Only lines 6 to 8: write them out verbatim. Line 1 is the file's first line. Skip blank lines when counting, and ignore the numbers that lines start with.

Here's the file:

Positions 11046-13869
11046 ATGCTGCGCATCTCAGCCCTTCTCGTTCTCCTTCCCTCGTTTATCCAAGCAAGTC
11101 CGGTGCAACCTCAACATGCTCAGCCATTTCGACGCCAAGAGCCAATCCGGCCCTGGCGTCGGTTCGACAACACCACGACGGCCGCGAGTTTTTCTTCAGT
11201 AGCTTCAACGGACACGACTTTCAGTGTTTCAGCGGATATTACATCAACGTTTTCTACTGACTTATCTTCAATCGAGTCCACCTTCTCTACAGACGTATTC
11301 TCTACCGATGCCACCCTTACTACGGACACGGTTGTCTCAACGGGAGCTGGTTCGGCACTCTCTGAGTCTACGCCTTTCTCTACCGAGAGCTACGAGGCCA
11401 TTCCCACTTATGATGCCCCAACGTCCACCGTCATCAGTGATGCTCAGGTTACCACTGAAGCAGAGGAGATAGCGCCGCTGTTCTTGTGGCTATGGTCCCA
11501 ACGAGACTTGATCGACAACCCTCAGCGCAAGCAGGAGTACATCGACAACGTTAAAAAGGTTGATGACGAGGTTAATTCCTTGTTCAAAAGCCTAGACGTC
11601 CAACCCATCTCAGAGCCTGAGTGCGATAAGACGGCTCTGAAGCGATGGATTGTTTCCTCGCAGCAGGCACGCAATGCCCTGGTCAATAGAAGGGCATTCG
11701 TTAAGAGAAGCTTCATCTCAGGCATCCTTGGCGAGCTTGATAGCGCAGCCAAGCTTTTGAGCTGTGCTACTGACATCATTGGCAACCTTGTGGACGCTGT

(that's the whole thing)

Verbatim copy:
11401 TTCCCACTTATGATGCCCCAACGTCCACCGTCATCAGTGATGCTCAGGTTACCACTGAAGCAGAGGAGATAGCGCCGCTGTTCTTGTGGCTATGGTCCCA
11501 ACGAGACTTGATCGACAACCCTCAGCGCAAGCAGGAGTACATCGACAACGTTAAAAAGGTTGATGACGAGGTTAATTCCTTGTTCAAAAGCCTAGACGTC
11601 CAACCCATCTCAGAGCCTGAGTGCGATAAGACGGCTCTGAAGCGATGGATTGTTTCCTCGCAGCAGGCACGCAATGCCCTGGTCAATAGAAGGGCATTCG